Expensive does not necessarily equal luxury. Apple tries to portray themselves as pioneers in new tech and breaking new boundaries ("Think Different" was their motto back in the stripey-Apple days), and that's a very different message than the exclusivity and higher barrier to entry that luxury brands typically exude. I don't remember fans standing in line for the first iPod, iMac, or iPhone because their favorite plastic-filled celeb flashed one from a yacht in the Maldives. Or only making 200 iPads by hand in an small shop in Italy and then sending offers to purchase invite-only. Those are the types of games luxury plays.

 

They want more people owning Apple products, not less. This card is part of that strategy. Find a new way to do something. Try to make that new way disruptive and innovative and appealing to young (and hopefully wealthy) people who will become hooked on the product for decades to come. Make that new and innovative way of doing things require the use of an Apple product.

Message 95 of 920
Senior Contributor

Re: Apple Card by Goldman Sachs Thoughts?


@iced wrote:

@wasCB14 wrote:

@Saeren wrote:

@iced wrote:

@Saeren wrote:

If Apple makes a no fee card accessible to everyone, it will be ground breaking but let’s face it, Apple is a luxury brand and they want luxury customers. I would be blown away if they hand these out like candy. 


A brand doesn't have ~42% share in any market (phones) by only targeting luxury customers.


Not true. Very easy when you support 5 years of devices. Apple’s marketshare would be decimated if you just looked at X and newer. 


I don't know enough about smartphone features to do an "Apples-to-apples" comparison.

 

But I think I can reasonably say that Samsung phones aren't exactly cheap, either.


This.

 

Expensive does not necessarily equal luxury. Apple tries to portray themselves as pioneers in new tech and breaking new boundaries ("Think Different" was their motto back in the stripey-Apple days), and that's a very different message than the exclusivity and higher barrier to entry that luxury brands typically exude. I don't remember fans standing in line for the first iPod, iMac, or iPhone because their favorite plastic-filled celeb flashed one from a yacht in the Maldives. Or only making 200 iPads by hand in an small shop in Italy and then sending offers to purchase invite-only. Those are the types of games luxury plays.

 

They want more people owning Apple products, not less. This card is part of that strategy. Find a new way to do something. Try to make that new way disruptive and innovative and appealing to young (and hopefully wealthy) people who will become hooked on the product for decades to come. Make that new and innovative way of doing things require the use of an Apple product.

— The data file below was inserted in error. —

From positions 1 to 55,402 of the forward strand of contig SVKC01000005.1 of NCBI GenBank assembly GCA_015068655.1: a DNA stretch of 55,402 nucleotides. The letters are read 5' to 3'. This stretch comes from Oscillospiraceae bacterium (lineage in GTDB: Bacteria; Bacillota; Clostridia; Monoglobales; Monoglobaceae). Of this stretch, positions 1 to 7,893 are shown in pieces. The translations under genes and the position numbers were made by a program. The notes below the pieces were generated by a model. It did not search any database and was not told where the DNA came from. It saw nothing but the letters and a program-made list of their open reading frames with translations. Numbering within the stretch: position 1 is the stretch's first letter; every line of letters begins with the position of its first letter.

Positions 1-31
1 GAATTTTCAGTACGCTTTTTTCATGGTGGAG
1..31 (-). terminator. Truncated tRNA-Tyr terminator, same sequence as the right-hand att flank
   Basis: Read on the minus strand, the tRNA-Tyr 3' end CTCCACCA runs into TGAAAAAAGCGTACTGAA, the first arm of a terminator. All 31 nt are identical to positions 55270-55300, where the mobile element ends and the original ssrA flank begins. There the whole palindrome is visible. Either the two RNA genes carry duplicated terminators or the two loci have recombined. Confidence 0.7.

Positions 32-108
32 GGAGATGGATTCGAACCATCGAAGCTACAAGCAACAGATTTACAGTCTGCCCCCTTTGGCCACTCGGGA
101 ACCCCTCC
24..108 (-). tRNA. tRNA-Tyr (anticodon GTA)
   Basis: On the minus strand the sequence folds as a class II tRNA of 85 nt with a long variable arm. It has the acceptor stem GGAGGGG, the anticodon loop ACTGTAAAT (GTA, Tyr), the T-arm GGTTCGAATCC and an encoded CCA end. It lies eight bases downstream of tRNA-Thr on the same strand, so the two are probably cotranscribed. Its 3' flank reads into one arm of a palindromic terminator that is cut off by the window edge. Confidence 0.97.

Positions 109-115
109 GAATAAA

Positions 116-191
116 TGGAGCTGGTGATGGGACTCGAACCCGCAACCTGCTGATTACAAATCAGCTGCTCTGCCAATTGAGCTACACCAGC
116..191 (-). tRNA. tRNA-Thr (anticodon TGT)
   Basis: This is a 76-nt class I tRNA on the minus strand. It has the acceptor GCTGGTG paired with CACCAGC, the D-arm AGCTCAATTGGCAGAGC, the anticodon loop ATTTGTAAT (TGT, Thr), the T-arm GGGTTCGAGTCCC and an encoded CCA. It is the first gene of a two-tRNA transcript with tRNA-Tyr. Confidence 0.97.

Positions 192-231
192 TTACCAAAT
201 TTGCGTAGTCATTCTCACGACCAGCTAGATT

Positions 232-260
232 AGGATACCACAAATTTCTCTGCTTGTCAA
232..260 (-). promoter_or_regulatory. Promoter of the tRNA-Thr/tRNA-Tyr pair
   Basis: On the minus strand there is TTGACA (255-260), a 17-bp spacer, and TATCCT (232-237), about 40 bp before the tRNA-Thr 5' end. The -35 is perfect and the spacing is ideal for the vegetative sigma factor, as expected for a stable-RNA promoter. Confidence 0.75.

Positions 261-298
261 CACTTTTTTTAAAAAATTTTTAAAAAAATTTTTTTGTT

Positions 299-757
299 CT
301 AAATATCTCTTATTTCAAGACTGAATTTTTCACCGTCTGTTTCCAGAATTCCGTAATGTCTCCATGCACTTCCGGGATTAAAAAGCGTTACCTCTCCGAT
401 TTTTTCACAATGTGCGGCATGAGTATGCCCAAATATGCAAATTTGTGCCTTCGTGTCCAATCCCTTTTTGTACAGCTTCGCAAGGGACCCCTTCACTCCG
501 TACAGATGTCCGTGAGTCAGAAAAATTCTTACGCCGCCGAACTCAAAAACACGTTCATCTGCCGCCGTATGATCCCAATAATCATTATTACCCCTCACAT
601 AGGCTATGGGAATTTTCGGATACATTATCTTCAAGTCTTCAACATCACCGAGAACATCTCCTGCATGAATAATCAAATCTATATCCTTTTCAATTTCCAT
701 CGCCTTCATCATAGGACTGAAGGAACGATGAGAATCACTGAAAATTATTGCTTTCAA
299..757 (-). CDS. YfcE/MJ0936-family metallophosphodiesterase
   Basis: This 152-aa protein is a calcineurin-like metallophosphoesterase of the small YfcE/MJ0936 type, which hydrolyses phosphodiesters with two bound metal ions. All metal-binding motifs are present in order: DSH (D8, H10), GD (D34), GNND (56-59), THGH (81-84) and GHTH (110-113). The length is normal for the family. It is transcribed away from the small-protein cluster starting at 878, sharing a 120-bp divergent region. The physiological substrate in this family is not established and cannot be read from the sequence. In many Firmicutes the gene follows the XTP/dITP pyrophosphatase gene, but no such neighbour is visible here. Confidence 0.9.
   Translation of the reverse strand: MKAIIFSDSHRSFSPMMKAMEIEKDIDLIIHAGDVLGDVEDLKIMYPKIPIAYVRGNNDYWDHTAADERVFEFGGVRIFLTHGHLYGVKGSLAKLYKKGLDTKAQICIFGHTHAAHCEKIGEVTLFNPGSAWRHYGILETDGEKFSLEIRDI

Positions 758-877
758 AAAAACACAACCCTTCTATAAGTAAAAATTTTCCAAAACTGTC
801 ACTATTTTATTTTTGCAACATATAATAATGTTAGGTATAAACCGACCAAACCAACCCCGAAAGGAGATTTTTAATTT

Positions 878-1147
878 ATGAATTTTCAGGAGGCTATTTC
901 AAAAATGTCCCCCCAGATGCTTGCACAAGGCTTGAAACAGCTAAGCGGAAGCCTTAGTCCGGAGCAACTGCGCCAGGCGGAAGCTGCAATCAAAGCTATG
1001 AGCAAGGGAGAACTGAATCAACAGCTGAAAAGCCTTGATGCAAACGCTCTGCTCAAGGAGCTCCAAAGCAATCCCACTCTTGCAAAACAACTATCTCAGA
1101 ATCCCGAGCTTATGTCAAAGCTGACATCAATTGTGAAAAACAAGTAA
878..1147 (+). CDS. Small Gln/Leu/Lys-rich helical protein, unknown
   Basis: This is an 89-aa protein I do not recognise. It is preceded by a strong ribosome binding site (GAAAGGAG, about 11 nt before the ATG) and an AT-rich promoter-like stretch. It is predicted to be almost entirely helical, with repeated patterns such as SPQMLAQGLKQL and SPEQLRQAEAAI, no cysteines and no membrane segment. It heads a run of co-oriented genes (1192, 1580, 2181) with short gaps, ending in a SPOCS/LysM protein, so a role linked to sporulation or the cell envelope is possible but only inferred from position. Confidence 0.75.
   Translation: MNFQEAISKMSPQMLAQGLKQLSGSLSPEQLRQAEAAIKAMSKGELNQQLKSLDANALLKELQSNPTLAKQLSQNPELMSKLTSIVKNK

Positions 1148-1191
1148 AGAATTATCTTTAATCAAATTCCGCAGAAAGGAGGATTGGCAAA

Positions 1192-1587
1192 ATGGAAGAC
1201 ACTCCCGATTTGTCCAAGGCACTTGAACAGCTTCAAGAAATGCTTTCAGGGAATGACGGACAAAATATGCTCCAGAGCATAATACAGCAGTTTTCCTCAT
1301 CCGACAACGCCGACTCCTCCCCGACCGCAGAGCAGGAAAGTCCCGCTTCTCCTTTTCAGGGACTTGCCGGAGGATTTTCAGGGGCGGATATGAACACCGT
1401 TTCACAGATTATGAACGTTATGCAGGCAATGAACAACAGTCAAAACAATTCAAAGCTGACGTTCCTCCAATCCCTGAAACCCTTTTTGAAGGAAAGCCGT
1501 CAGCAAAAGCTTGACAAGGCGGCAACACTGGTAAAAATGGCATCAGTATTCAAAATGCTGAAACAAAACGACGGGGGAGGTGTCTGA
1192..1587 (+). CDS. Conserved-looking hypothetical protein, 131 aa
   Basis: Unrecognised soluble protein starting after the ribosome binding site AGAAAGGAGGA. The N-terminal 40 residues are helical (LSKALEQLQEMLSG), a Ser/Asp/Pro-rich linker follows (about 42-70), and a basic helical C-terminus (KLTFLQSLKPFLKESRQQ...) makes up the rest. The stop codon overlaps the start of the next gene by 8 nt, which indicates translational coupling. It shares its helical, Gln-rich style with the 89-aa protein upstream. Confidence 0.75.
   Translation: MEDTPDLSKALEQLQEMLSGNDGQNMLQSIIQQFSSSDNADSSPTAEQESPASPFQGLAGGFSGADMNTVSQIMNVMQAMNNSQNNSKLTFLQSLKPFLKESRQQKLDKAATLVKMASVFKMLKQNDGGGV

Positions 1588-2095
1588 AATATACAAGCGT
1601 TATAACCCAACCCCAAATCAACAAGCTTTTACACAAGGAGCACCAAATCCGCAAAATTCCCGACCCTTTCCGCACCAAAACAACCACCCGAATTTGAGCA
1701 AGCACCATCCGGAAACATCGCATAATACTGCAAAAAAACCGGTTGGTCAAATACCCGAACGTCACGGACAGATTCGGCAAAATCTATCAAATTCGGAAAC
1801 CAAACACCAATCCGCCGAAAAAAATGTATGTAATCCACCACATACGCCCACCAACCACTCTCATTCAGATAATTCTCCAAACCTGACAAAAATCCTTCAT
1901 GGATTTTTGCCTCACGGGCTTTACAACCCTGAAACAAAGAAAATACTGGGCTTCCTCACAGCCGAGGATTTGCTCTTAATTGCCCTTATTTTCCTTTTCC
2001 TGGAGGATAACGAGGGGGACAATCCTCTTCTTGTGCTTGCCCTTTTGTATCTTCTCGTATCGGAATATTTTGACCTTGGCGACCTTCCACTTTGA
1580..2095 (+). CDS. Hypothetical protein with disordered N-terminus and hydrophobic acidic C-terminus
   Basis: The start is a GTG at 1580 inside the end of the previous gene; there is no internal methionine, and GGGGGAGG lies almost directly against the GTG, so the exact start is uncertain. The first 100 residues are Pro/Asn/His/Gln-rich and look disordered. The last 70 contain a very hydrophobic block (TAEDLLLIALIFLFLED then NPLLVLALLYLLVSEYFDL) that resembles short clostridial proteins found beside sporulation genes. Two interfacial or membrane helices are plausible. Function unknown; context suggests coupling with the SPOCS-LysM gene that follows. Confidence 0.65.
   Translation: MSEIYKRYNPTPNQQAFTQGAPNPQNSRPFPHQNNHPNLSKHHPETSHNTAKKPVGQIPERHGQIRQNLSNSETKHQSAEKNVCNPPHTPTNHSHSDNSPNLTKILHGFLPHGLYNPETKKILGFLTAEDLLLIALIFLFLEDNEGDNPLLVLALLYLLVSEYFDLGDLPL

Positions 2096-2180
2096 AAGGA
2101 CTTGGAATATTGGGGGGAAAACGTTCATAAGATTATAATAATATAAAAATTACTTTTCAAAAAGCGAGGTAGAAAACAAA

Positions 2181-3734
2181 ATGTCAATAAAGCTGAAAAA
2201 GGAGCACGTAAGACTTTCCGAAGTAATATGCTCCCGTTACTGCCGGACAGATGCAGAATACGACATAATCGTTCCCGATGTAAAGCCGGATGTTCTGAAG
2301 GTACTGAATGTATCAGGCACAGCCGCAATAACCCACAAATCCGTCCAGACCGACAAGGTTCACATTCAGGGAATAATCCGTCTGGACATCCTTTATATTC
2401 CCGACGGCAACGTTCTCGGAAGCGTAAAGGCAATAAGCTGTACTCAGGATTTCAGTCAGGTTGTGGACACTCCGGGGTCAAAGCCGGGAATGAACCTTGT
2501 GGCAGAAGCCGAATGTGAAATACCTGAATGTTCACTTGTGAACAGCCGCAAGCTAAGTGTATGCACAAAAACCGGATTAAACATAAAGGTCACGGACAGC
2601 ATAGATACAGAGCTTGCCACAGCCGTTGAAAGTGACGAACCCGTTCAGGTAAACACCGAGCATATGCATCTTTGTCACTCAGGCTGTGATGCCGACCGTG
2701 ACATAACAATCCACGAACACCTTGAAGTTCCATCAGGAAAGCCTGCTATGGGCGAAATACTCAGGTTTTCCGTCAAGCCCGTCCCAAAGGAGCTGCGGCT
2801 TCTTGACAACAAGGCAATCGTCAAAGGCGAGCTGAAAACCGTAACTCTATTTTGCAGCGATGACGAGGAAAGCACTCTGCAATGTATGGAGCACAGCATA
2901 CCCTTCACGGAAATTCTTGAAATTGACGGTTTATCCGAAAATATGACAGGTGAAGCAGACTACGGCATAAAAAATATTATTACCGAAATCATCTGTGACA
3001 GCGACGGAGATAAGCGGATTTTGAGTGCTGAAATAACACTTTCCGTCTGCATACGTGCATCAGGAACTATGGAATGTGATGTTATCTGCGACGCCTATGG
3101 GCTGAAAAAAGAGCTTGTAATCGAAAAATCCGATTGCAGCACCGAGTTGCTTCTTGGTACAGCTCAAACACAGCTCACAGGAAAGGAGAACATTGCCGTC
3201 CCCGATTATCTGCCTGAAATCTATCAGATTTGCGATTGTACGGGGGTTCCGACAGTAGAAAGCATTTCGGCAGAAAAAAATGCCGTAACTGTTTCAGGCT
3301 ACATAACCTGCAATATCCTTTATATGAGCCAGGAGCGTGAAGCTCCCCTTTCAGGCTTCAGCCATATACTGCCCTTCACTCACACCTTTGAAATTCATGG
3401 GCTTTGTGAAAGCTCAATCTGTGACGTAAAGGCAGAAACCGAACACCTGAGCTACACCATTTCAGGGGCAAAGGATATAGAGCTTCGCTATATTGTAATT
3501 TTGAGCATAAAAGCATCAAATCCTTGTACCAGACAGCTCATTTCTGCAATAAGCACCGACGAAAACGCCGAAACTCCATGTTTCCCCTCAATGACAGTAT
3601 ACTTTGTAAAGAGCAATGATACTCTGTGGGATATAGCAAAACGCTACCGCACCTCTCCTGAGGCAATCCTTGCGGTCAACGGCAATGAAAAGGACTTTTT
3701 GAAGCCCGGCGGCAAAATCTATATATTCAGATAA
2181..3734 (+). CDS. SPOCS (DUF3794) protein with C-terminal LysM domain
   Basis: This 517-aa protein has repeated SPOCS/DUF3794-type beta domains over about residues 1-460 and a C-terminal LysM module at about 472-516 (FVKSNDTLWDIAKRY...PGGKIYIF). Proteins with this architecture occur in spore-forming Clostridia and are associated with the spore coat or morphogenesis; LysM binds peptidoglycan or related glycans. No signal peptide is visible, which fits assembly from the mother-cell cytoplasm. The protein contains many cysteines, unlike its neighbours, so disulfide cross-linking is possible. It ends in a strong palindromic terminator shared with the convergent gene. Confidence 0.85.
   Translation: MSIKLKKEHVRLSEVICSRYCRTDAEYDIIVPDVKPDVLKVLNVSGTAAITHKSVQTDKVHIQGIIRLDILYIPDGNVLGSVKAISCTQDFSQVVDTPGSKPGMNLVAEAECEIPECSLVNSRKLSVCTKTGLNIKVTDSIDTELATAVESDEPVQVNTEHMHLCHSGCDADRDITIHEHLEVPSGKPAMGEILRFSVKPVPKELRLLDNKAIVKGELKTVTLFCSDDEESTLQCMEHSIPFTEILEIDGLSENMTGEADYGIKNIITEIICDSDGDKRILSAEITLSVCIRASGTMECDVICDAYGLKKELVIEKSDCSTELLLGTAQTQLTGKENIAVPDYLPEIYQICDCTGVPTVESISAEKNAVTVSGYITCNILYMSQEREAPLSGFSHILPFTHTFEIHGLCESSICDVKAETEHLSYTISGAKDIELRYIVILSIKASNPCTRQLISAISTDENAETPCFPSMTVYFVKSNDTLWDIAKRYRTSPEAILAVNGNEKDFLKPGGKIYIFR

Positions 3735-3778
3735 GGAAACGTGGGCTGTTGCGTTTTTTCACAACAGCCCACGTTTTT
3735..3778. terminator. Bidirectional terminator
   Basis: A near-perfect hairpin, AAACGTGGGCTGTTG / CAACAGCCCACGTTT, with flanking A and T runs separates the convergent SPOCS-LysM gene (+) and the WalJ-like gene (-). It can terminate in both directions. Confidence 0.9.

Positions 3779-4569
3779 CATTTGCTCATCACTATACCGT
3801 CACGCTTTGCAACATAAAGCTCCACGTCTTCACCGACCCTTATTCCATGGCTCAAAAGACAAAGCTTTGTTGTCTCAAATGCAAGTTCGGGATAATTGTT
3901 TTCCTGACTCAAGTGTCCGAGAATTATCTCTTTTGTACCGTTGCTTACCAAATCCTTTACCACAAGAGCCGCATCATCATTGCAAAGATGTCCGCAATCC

You’re really beating the horse over my use of luxury when I am using it as defined by Webster - something adding to pleasure or comfort but not absolutely necessary - this is the definition of Apple’s existence. Hardly anybody can get by these days without a phone but nobody needs an Apple device or a Samsung device for that matter but Apple has always been a premium brand even before their smartphones. My point is the same as yours - Apple wants to attract the wealthy with their luxury products and get them to spend more on Apple products. 

 

People like myself with low income who buy an iPhone but builds his own PCs and doesn’t have any other Apple products except an Apple TV 4K he doesn’t use are not Apple’s target market — and I expect we will see that reflected in the UW on this card. I would love to be proven wrong but the $1099 device I hold in my hands right now doesn’t give me much confidence there. 

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Hover over my cards to see my limits!
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Message 96 of 920
Established Member

Re: Apple Card by Goldman Sachs Thoughts?

Don't really see an incentive to use this over my Fidelity 2% card. There are a ton of cards out there that beat this card out in terms of cash back rewards. Just seems to be a way of pushing their Apple Pay out more. Of course, this is still Apple and I am sure Apple and GS will be fine due to brand name and marketing.

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Message 97 of 920
Senior Contributor

Re: Apple Card by Goldman Sachs Thoughts?

Yes, Samsung has a "Galaxy J" product for $150...but most people buy the Galaxy S family.

 

https://en.wikipedia.org/wiki/List_of_best-selling_mobile_phones#2018

 

(Admittedly, not all included data have clear sources.)

 

2018

  • Samsung Galaxy Note9 30 million units sold
  • Huawei P20 16 million units sold
  • IPhone XS 12 million units sold
  • Samsung Galaxy S9 10 million units sold
  • Samsung Galaxy S9 Plus 8 million units sold
  • Samsung Galaxy s9 Lite 4 million units
  • Others 50 to 65 million units sold

Note that "Galaxy J" does not make that list. The list would be even more distorted (giving J an even lower market share) if you looked only at sales in higher-income countries.

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Message 98 of 920
Moderator

Re: Apple Card by Goldman Sachs Thoughts?

Card basically really stinks and can do alot better with whatever insert 2%-3% card here( although there are worse cards out there!).  I love apple products, but ya no need for this although I think it will do very good with non credit savoy people and people that are apple fan boys/girls

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Message 99 of 920
Moderator

Re: Apple Card by Goldman Sachs Thoughts?


@CreditCuriosity wrote:

Card basically really stinks and can do alot better with whatever insert 2%-3% card here( although there are worse cards out there!).  I love apple products, but ya no need for this although I think it will do very good with non credit savoy people and people that are apple fan boys/girls


Just to piggyback on @CreditCuriosity's comments, let's keep this thread on topic which has started to slowly veer off.   Otherwise, this might find itself a home in SmorgasBoard. 

Message 100 of 920